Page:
Many families love to own pets as part of their family unit and to teach their children age-appropriate responsibility in caring for a pet. Pets also contribute to the family’s mental well-being and encourage children to nurture other life. Some people choose to rescue a pet; others decide to pay for a purebred or exotic pet for their home. Pet loans are for buyers who wish to purchase a pet and cover the cost of veterinarian services.
If you are looking for a first pet for your children that is easy to manage, but can still enthuse them, then you need to seriously think about investing in a Fish Tank and as many, or as few fish as you would like to put in it.
It’s fair to say that fish do get a bit of hard time when it comes to recognising them as ‘proper’ pets, but this really shouldn’t be the case. Granted, they perhaps aren’t as ‘hands on’ as a cat or a dog but what they may lack in physical interactivity they more than make up for in other areas, so what exactly makes them the perfect starter pet for a child?
A Wealth of Choice
Perhaps the best aspect is the choice you can offer your children when you involve them in the selection process. This can be both a great bonding experience, as well as simply an enjoyable family time when you choose the size of the tank, the accessories within it, and of course the fish themselves. Thanks to the huge variety offered by reliable retailers like All Pond Solutions you can essentially provide an entirely bespoke pet that you can’t otherwise get with different animals.
Hassle-free Care and Educational
Another benefit as a parent is you don’t have to worry about any allergy issues with your children, nor are there the dangers that come with the waste and mess you get with cats and dogs. If you have slightly older and more responsible children they can easily learn how to clean fish-tanks and feed their fish and you can use this as means for them to earn their pocket money and learn about responsibility.
Furthermore in regards to the educational element, if you invest in more exotic and unusual fish from different climes you can help your children learn about other cultures and the science behind why fish need the water a certain temperature.
The final advantages come from a design point of view; a fish tank can really add a fresh and interesting look to any room in your home, particularly when backlit. On top of this, a fish tank can have a calming and almost hypnotic effect that can help you and your children relax and unwind.
So there you have it, if you are looking for a first pet for your children, fish are the perfect choice for you.
The holidays are times of both excitement and stress, of festivity and fatigue. If you own pets, you not only get to prepare lavish meals, shop for family and friends, decorate, and wrap gifts, but you also have to deal with keeping your furry kids out of trouble when guests are over or when there are dangerous edibles like chocolate laying around.
But don’t despair! Owning pets can enhance your holiday spirit, not hinder it. Just check out the following tips for surviving the holidays with pets at home:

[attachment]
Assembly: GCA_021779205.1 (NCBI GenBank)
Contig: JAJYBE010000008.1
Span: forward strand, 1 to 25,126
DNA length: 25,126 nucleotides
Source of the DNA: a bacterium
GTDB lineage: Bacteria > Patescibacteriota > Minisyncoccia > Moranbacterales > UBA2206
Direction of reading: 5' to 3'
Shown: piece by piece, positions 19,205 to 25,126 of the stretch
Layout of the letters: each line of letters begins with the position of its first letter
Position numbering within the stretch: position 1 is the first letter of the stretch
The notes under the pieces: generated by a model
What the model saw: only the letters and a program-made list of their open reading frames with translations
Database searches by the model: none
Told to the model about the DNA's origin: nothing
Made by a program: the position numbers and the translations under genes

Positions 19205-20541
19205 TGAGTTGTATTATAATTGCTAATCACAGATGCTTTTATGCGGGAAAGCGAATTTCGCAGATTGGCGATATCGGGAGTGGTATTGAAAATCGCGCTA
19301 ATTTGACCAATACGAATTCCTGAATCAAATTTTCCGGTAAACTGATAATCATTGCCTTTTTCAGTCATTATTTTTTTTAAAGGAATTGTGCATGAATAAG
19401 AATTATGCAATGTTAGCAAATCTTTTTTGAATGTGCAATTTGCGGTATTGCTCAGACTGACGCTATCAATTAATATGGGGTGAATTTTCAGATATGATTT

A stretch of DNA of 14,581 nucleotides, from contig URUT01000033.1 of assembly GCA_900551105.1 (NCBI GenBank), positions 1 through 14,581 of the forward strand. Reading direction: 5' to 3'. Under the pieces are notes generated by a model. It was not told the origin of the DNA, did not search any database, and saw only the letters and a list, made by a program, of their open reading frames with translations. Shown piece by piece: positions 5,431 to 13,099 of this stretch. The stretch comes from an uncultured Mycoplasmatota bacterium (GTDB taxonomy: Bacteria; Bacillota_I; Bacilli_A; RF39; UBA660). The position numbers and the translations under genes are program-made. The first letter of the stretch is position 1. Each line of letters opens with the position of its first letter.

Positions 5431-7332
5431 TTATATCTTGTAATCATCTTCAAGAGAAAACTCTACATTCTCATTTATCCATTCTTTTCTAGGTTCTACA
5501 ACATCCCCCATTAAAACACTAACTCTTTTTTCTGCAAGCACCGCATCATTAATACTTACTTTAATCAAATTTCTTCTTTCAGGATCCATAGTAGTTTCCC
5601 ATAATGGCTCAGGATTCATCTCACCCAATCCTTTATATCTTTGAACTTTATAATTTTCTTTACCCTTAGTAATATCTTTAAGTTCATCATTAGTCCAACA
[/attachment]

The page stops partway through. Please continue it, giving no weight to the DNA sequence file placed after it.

Staying Out of Trouble
The biggest issue with pets is that they can’t seem to stay out of trouble, especially when there are human treats and toys and decorations all around them. It’s quite a departure from the living arrangements they’re accustomed to for the other eleven months of the year, so many pets are naturally intrigued by the sweet smells in the air and tinsel hanging from the walls (they’d probably love nothing more than to claw or chew it all up!).
For starters, the ASPCA offers a comprehensive list of foods that are hazardous for dogs as well as one for cats. Things like chocolate can really upset their stomachs (or worse, if eaten in large quantities), so be sure to secure garbage containers and leave no food out where your pet could snatch it. Even if you have a cat or a big dog that’s normally pretty obedient, don’t underestimate what they’d do to get at that chocolate cake or roasted chicken sitting on your counter.
Also be mindful of decorations that could potentially harm your pet, such as a tree (make sure it’s locked in place so it can’t fall over) or small decorations that they could chew up or swallow, causing intestinal issues that could lead to a pricy visit to the veterinarian.
Having guests over for holiday parties presents another problem for pet owners: what should you do with Fluffy and Fido? Some people won’t appreciate animals freely roaming around while they’re trying to eat, but locking up your pets for several hours isn’t a realistic or humane option either. Your options here include: leaving your pets in your bedroom and letting them out after your guests have finished their meal, hiring a pet sitter to take care of your pets while you’re busy playing host or hostess, ask your neighbor to look after your pets for the evening (only if they like animals, of course), or if you have children and your party is for the adults only, ask or pay your human kids to look after your furry, four-legged kids for the night.
Going Out of Town
If you go out of town for the holidays, the logistics of making sure your pets are taken care of become a bit more complicated. Some people don’t mind dropping their pets off at a boarding facility, but not only are these rather pricy during the holiday season, they could potentially lead to health problems if your pet catches an illness from someone else’s pet. Another option is to simply bring your pet along on your holiday travels, but for many, this isn’t possible due to limited space or pet restrictions at your destination.